One would think that I would look forward to my first grader getting off the bus each day, and spending time together. I do and I don’t. Of course, I love to see him, but I also know what the rest of the afternoon has in store for us. Homework.
We are in a school district where homework is given every weeknight as the default. I thought I had the homework situation under control, but recently, the amount has gone up dramatically. Here is the list of what must be done at home each night, four nights a week:
One math or language arts worksheet (15 min)
One spelling book written assignment (15 min)
One sight words written assignment (15 min)
Practice math facts with flashcards (10 min)
Reading for Reading Log (20 min)
TOTAL: One hour and fifteen minutes
So, roughly a total of one hour and fifteen minutes each night. IF it all goes smoothly, without interruption. With interruptions, breaks, we’re looking at a good two-hour slog each night. Oh yeah, and a monthly book report that always involves building something and purchasing odd materials.
It’s. Just. Too. Much.
After my child spends 6 hours a day in school, plus another hour of bus time, I really don’t want him to have to do more homework. I want him to hang out, go to the park, paint, draw, play outside, or read for fun. Even the reading, which is part of the assignment, often gets cut down in our chase to get all of the written assignments done!.
I don’t like the mother I become when I am supervising homework. On the outside, I look like I am calmly supervising. But on the inside, I feel antsy and impatient. I’m watching the clock. I’m plotting how I, I mean WE, can cut corners. I’m trying to think ahead about how I can speed the process up without leaving my mark too obviously on the assignment. Sometimes I even feel anger at the assignments that come home, if I think they aren’t worthy of my child’s time (or mine). I feel disempowered and my home life imposed upon. If I could get away with it, I would fill it out myself.
So what to do? Well, I pulled out my copy of Alfie Kohn’s, The Homework Myth, to see what he suggests.
Many districts with default homework policies will vaguely claim that “studies show” that homework is correlated with school success. Kohn challenges this, saying that, at best, such studies only show a correlation, not a causation. Kohn also notes that such studies “confuse grades and test scores with learning.” And even where positive effects exist, they are very small. Finally, there is no evidence of any academic benefit from homework in elementary school, other than free reading.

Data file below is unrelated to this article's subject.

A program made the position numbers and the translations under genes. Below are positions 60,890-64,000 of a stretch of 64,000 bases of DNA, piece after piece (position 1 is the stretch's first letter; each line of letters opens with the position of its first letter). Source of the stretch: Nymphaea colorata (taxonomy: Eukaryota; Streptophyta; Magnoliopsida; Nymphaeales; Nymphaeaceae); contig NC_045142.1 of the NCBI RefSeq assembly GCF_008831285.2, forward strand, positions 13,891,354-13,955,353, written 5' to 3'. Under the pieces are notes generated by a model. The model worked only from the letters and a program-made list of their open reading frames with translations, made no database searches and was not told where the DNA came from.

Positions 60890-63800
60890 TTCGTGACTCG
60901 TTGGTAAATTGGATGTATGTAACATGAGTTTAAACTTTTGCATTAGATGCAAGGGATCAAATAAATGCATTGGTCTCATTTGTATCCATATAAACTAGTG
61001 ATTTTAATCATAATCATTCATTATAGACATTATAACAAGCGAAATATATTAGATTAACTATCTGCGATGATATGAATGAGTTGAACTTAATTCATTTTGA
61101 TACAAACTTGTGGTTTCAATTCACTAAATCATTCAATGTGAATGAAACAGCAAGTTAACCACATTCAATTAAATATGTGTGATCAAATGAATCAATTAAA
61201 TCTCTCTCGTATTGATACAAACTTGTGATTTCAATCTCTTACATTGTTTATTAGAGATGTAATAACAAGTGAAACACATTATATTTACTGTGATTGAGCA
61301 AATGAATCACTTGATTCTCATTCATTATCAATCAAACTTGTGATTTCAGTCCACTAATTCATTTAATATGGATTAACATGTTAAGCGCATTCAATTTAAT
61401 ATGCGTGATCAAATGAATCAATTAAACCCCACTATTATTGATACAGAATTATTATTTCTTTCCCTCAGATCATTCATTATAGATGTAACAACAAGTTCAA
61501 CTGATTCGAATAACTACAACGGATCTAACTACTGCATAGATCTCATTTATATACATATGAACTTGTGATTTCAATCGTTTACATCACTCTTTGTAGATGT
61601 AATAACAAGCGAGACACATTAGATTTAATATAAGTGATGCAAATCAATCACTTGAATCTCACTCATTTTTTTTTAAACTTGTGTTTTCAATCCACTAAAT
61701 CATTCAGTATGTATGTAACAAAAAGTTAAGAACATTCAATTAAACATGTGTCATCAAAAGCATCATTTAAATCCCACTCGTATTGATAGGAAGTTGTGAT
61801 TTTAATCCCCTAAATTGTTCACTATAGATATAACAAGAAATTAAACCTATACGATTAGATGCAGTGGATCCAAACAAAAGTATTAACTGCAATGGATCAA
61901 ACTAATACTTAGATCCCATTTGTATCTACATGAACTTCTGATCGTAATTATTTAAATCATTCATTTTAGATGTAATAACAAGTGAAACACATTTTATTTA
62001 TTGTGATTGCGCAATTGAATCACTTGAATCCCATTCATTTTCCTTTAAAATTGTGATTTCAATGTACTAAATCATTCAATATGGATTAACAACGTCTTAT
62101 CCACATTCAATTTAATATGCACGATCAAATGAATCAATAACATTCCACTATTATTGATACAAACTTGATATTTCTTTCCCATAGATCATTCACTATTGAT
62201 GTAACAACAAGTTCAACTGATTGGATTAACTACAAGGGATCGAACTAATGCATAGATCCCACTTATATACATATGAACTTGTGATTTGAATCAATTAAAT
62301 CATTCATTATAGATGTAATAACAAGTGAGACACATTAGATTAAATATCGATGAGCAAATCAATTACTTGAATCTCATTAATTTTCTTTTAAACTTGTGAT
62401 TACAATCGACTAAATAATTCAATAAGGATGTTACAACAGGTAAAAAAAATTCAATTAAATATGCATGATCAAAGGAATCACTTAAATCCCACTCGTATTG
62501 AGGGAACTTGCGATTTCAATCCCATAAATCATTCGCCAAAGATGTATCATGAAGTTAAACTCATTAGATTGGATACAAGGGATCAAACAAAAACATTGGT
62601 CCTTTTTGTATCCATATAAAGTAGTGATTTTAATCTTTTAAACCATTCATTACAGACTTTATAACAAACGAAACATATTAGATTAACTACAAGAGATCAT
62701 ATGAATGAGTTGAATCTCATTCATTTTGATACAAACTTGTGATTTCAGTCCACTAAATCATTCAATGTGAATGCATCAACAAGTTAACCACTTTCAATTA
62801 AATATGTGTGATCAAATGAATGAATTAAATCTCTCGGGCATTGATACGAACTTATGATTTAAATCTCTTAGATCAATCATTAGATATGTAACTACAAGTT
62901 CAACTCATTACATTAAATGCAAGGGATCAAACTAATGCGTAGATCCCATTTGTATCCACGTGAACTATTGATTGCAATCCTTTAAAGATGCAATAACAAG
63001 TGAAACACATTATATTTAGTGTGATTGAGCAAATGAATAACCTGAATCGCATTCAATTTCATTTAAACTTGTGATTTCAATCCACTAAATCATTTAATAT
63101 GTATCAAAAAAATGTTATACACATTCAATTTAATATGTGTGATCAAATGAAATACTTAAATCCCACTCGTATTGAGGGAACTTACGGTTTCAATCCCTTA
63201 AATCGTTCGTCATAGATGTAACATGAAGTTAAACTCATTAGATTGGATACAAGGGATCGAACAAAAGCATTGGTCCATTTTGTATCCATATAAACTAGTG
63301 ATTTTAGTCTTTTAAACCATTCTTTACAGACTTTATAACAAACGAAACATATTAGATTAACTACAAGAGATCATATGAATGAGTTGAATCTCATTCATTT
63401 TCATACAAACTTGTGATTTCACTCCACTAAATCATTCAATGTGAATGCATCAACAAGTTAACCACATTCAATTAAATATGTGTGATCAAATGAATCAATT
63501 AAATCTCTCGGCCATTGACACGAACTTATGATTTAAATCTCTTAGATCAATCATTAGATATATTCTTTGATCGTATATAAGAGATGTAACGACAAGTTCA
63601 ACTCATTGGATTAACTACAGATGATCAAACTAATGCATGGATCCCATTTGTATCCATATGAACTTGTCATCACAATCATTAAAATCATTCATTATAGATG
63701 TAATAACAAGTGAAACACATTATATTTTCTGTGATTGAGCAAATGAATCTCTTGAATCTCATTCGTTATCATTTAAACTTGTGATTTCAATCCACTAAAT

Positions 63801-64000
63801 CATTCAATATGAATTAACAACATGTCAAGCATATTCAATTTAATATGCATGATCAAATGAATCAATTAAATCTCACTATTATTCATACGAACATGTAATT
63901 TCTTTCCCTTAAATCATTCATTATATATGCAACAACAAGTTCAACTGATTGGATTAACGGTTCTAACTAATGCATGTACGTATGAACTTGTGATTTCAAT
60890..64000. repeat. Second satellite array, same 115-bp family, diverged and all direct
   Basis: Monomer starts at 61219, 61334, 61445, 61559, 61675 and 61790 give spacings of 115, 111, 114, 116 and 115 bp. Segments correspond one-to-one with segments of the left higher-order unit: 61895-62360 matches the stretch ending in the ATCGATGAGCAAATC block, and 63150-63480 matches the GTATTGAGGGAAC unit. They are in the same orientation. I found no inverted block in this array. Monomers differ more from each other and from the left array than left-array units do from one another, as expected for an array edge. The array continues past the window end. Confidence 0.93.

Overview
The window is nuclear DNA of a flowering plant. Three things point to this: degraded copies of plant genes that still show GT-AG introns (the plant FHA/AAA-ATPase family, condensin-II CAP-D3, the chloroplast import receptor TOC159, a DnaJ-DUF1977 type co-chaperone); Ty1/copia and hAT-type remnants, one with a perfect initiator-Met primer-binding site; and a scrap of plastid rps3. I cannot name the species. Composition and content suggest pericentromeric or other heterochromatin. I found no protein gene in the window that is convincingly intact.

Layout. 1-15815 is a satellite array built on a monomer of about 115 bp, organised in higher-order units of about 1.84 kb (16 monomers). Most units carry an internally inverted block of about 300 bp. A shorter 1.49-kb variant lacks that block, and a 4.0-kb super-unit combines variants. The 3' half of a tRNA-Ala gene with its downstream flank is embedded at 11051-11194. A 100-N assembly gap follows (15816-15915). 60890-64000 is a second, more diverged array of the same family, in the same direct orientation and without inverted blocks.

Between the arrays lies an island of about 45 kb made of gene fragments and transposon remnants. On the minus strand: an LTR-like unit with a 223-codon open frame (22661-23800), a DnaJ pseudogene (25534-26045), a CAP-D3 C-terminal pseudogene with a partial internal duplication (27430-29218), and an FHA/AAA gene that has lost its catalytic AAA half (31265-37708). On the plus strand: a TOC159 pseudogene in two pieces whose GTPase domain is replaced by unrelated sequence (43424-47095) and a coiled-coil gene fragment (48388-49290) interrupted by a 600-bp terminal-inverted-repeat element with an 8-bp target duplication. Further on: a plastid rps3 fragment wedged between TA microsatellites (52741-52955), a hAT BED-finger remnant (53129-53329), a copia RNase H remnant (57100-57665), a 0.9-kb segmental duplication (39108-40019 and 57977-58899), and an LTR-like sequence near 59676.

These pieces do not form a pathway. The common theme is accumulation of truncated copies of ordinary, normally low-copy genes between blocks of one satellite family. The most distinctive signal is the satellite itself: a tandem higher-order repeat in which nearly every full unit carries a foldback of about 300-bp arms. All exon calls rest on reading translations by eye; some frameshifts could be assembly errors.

So why is homework the default policy of many schools and school districts, even at the elementary level? Kohn suggests that the most troubling reason is that we, as parents, are too averse to asking questions:
One reason we don’t ask challenging questions about homework is that we don’t ask challenging questions about most things. Homework continues to be championed by policy makers, assigned by teachers, and accepted by parents, in part because of our cultural aversion to digging out hidden premises, pressing for justification and opposing practices for which justification is lacking…
Even if we do regard something as objectionable, that doesn’t mean we will object to it.
OUCH. I’m not sure about this part. Sure, I think our culture can be lazy at times, but I think the main reason parents don’t raise objections is because such objections can be met with defensiveness by the district. Sometimes you can cause more trouble for yourself and for your children by challenging the status quo. You know, pick your battles and all that. In other words, it’s quite rational, in my opinion, to just try to go along.
Ok, so are there any solutions in this book, for homework-weary moms like me?
Kohn suggests that homework should not be the default, but should only be given when it’s an activity that is suited to home as opposed to the classroom. He also supports reading books of the child’s choice. However, even on free-choice reading, he counsels caution on reading logs. He quotes Jim DeLuca, a middle school language arts teacher:
“The best way to make students hate reading is to make them prove to you that they have read. Some teachers use log sheets….other teachers use book reports or other projects….in many cases, such assignments make the students hate the book they have just read, no matter how they felt about it before the project.”
In general, Kohn suggests that at minimum, homework should be individualized to the student, designed by the teacher (as opposed to canned worksheets), and not graded. However, Kohn admits that parents have an uphill climb if they are in a district where homework is the default policy.
In the end, The Homework Myth is a fascinating read, but leaves an individual parent with little actionable advice.
And so, here I am, right where I started. Do I speak up that this homework situation is not working for our family? Or do I keep quiet?
What is your child’s homework experience like? What is your opinion on homework? Have you even spoken out about homework you thought had no value or was too much? What was the outcome?